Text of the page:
Identity and Access Control (Service Broker)

Most Service Broker applications that involve more than one instance run in the security context of a database principal created specifically for the application. These database principals should have the minimum permissions required to accomplish the tasks that the application performs.

The following considerations apply to database principals created for Service Broker applications:

  • Service Broker remote authorization applies when a remote Service Broker application connects to SQL Server and delivers a message to the instance. The database principal specified for remote authorization must have CONNECT permission in the database that hosts the initiating service and must have SEND permission for the initiating service itself. The user must own the certificate used for authentication. There are no requirements for the user to own other objects, to have other permissions, or to be able to log in with any other mechanism.

  • For a database principal to begin a conversation, that principal must have RECEIVE permissions on the queue for the initiating service.

  • The database principal that owns the initiating service must have SEND permissions on the target service.

  • For a database principal to send messages to a service, that principal must have SEND permissions on the service. For services hosted in a different instance, Service Broker dialog security determines the database principal in the remote instance. For more information, see Service Broker Dialog Security. Notice that Service Broker does not consider membership in Windows roles when checking SEND permissions.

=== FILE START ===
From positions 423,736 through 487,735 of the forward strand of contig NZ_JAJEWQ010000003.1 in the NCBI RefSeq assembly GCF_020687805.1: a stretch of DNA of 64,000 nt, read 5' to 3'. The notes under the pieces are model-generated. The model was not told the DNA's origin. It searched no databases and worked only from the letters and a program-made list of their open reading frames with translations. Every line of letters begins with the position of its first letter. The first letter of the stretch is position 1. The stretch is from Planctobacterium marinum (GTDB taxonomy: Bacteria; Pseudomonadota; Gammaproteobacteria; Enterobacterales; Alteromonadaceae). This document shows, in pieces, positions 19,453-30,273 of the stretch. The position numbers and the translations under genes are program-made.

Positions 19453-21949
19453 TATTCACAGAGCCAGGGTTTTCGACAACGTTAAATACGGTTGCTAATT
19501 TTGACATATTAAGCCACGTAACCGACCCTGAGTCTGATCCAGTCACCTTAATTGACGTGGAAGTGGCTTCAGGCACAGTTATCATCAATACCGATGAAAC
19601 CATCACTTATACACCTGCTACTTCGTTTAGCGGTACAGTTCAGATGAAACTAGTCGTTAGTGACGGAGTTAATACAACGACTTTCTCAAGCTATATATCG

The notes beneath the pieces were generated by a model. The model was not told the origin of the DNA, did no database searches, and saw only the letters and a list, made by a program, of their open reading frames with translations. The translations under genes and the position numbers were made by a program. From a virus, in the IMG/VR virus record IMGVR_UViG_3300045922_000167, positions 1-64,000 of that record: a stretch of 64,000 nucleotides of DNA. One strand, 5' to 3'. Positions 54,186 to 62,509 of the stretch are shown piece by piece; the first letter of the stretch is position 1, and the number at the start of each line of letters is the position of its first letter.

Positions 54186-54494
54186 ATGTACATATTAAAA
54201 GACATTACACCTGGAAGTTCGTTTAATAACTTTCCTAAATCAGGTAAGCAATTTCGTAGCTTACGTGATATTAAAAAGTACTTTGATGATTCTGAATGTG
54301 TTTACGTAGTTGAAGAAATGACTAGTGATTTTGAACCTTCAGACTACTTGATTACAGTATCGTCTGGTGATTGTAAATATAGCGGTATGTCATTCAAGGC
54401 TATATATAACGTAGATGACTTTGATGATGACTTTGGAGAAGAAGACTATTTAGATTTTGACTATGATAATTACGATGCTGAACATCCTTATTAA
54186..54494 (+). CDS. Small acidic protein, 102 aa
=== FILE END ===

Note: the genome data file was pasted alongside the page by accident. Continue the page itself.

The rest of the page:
• The user specified as the user for an activation stored procedure must have permission to execute the procedure. Frequently, the user specified has the permissions required to execute the statements in the procedure. Notice, however, that if the stored procedure itself is defined with an EXECUTE AS clause, the statements in the stored procedure run with the security context defined by the stored procedure. SQL Server first sets the security context to the user specified for the queue. SQL Server then executes the stored procedure and the stored procedure changes the security context to the user specified for the procedure.

  • When Service Broker transport security uses SSPI, the service account for the remote database must have CONNECT permission in master, and must also correspond to a login. Therefore, the account that the remote SQL Server instance runs as must have permission to log in to SQL Server using Windows Authentication. There are no requirements for the login to have other permissions or to own objects in any database.